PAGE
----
The Black Diamond Girl Scouts Council has a new facility on Charleston's West Side, where an old Lincoln-Mercury car dealership used to be. GSA officials kicked off a fundraising campaign for the new center Friday.
CEO Beth Casey shows off the lodging area that can host 24 girls and four chaperons. Casey said two groups could stay at the center without having to worry about space.
The new facility includes this spacious gift shop, where everything Girl Scouts can be found.
The Girls Zone includes a double kitchen, a huge flat-screen television and, soon, a climbing wall.
CHARLESTON, W.Va. -- The Black Diamond Girl Scouts have a new center that mixes the great outdoors and the luxuries of home."It's the first time that we've actually had a facility that is girl-centered," said Black Diamond Council CEO Beth Casey. "Girls are going to be able to come in from all of our 61-county area and have a safe, enjoyable place to stay in Charleston."The Black Diamond Council kicked off its capital campaign to fund the new 24,600-square-foot Girl Scouts and Volunteer Resource Center, located at 321 Virginia St. W., on Charleston's West Side.Summit Bank provided initial funding for the project, which will serve roughly 15,000 Scouts from the Mountain State, Virginia, Maryland and Ohio.
Casey said Friday launched the largest and most important fundraising effort in the council's history. So far, $1.4 million has been raised toward the $6.2 million needed for the facility.Beth Walker works as an attorney in Morgantown and serves as chairwoman of the council's board. She attributes the majority of her success in life to being a Girl Scout.She stayed in the organization throughout her high school career."Girl Scouts didn't teach me what I should think but that I should have the courage of my convictions, whatever they may be," Walker said.Walker recalls a troop meeting during junior high school where the girls passed around a college magazine featuring majors and programs to choose from."I just remember going through and everyone reading off -- 'Well I could be this or I could be an engineer or I could be a lawyer,'" Walker said. "There was just no limit to it. We knew we could make it happen."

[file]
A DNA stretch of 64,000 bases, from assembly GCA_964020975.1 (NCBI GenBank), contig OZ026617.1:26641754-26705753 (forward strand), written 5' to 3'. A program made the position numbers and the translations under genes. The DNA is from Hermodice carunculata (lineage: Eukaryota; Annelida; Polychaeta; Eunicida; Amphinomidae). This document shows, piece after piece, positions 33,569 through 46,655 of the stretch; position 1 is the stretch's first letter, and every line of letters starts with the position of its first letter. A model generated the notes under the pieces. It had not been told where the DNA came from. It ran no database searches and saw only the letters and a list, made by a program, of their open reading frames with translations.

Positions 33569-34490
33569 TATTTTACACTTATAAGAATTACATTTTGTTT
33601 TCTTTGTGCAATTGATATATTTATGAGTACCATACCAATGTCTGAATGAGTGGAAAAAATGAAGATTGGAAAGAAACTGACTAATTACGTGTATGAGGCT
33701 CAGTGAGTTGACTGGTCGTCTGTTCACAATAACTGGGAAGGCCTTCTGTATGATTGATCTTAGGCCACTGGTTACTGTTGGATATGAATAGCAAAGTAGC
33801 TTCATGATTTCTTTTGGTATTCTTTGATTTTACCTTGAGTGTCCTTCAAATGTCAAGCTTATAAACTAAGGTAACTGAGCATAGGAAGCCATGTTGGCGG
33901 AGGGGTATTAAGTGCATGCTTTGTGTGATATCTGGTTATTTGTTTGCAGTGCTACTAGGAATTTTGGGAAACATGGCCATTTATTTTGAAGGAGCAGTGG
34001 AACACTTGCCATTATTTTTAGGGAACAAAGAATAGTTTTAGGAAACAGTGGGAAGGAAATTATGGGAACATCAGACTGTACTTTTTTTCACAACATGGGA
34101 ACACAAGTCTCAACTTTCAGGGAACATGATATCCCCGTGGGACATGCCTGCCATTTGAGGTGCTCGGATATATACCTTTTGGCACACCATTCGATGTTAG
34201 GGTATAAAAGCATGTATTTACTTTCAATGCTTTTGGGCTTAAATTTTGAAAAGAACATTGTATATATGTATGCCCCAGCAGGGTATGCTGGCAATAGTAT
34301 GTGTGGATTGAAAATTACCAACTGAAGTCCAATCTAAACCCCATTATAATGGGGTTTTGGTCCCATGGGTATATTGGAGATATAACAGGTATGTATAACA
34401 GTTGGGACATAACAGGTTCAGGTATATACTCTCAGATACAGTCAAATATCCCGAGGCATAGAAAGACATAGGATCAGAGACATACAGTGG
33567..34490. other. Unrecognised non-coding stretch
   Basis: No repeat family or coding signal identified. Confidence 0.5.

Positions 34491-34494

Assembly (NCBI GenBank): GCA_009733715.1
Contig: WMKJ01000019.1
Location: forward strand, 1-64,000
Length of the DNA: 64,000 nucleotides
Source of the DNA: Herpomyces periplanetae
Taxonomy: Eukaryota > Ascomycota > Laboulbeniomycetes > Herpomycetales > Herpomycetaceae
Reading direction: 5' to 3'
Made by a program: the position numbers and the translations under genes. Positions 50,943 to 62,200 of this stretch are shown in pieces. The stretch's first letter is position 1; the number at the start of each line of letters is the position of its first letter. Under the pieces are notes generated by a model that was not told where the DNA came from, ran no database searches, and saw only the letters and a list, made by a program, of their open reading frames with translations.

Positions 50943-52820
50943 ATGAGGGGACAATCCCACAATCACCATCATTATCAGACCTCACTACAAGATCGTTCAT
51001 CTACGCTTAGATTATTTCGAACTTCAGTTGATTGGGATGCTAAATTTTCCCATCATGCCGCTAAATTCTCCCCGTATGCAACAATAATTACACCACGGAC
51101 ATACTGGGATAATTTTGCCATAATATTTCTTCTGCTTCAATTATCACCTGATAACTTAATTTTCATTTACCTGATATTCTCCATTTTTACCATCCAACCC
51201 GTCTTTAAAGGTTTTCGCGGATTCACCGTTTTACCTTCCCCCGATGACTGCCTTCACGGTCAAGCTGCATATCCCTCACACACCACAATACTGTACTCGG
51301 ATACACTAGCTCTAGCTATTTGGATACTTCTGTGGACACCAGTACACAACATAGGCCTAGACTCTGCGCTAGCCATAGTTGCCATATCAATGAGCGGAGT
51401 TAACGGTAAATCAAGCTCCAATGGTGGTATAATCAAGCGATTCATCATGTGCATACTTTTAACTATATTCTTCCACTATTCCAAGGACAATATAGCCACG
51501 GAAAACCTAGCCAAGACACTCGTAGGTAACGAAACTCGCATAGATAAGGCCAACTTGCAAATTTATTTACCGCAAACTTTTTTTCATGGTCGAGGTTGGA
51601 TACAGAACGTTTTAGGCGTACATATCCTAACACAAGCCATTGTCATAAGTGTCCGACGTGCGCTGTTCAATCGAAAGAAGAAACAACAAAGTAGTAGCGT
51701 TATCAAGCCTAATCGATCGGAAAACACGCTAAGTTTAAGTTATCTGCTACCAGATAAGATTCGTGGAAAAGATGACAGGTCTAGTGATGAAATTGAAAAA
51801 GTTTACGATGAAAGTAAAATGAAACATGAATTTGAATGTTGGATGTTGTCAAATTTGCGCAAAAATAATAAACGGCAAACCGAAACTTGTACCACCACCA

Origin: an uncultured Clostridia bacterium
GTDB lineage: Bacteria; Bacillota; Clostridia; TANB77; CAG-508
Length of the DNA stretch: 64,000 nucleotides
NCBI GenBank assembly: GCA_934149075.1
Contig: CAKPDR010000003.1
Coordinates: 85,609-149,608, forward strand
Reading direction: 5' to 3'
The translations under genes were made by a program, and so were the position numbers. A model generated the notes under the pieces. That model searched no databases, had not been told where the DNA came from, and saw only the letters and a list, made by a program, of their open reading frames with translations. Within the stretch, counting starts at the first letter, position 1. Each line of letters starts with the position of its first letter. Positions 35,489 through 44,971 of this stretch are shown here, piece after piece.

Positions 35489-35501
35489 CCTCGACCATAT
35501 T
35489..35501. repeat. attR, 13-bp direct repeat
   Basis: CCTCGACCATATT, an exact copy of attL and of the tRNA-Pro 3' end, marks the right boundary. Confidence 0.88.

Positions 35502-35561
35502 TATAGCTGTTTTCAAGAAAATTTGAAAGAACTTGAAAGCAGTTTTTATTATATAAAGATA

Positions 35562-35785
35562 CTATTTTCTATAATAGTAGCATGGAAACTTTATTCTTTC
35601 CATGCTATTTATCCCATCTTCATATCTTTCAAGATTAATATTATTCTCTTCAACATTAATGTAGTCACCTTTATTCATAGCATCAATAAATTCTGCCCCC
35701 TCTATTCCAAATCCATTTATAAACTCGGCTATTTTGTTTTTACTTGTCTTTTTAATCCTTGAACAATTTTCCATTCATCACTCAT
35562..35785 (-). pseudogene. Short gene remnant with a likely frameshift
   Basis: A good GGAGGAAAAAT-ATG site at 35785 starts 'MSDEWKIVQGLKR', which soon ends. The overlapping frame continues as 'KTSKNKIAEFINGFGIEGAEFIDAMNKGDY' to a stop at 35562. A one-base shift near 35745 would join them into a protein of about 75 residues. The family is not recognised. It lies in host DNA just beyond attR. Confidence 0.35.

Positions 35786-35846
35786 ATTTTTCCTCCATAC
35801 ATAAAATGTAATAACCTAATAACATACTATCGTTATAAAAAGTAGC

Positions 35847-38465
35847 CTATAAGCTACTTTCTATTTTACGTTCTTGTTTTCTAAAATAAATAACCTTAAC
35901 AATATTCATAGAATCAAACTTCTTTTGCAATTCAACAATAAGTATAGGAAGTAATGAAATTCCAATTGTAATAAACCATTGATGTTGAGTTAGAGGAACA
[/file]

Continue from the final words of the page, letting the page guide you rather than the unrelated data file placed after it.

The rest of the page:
Walker made her seventh-grade conviction a reality later in her professional life, when she became an attorney."This is going to continue to be an incredible opportunity for our council," Walker said.The facility features rooms with free space, lodging rooms filled with bunk beds and a shower area, a Girl Zone with a flat-screen television and double kitchen, and an outside fire pit and green space. The facility also houses a gift shop."I don't know if you have hung around kids very much," Case said, "but they get a little rambunctious at times, and they need some space to run around and be."The council's old location, at 210 Hale St. downtown, is a four-story building.
"There were a lot of space challenges and how we would use that space," Casey said.The new facility is a vision of former council CEO Susan Thompson, Casey said. Thompson led the council for 22 years. Casey added that parking at the old facility was a nightmare for volunteers. Now they have their own parking lots.Construction on the facility that once housed a used-car lot began in April, but the designing and preparation began long before construction, Casey said.The center will host its first event for Girl Scouts on Saturday."Girls are coming in to prepare some of their business and sales techniques with a cookie event," Casey said.The event prepares the troops for the annual cookie sale, which starts in January.
"We can do just about anything in this facility," Walker said. "And we're in control of this facility."The center hosted its first guests last week, after a council staff meeting. Casey said out-of-town staffers were in and welcomed to stay in the new facility. Casey decided to join them for the night.Her favorite part of the new place is the outside fire pit. Casey said it feels good to be out there.The troops opinions' were considered while the facility was being designed."We found girls really wanted to cook over the fire," Casey said. "That fire is a big part of the Girl Scout experience, but they also wanted some of the comforts of home."The various rooms have a small Girl Scout logo next to the doorway. Casey said names of donors who choose to fund aspects of the project will be displayed on the Girl Scout logos.More than 10 companies and 20 individuals already have donated to the campaign effort.For more information on how to join, volunteer or donate to the Girl Scouts of Black Diamond Council, call 1-800-756-7616 or visit the council's website, www.bdgsc.org
.Reach Caitlin Cook at email@example.com or 304-348-5113.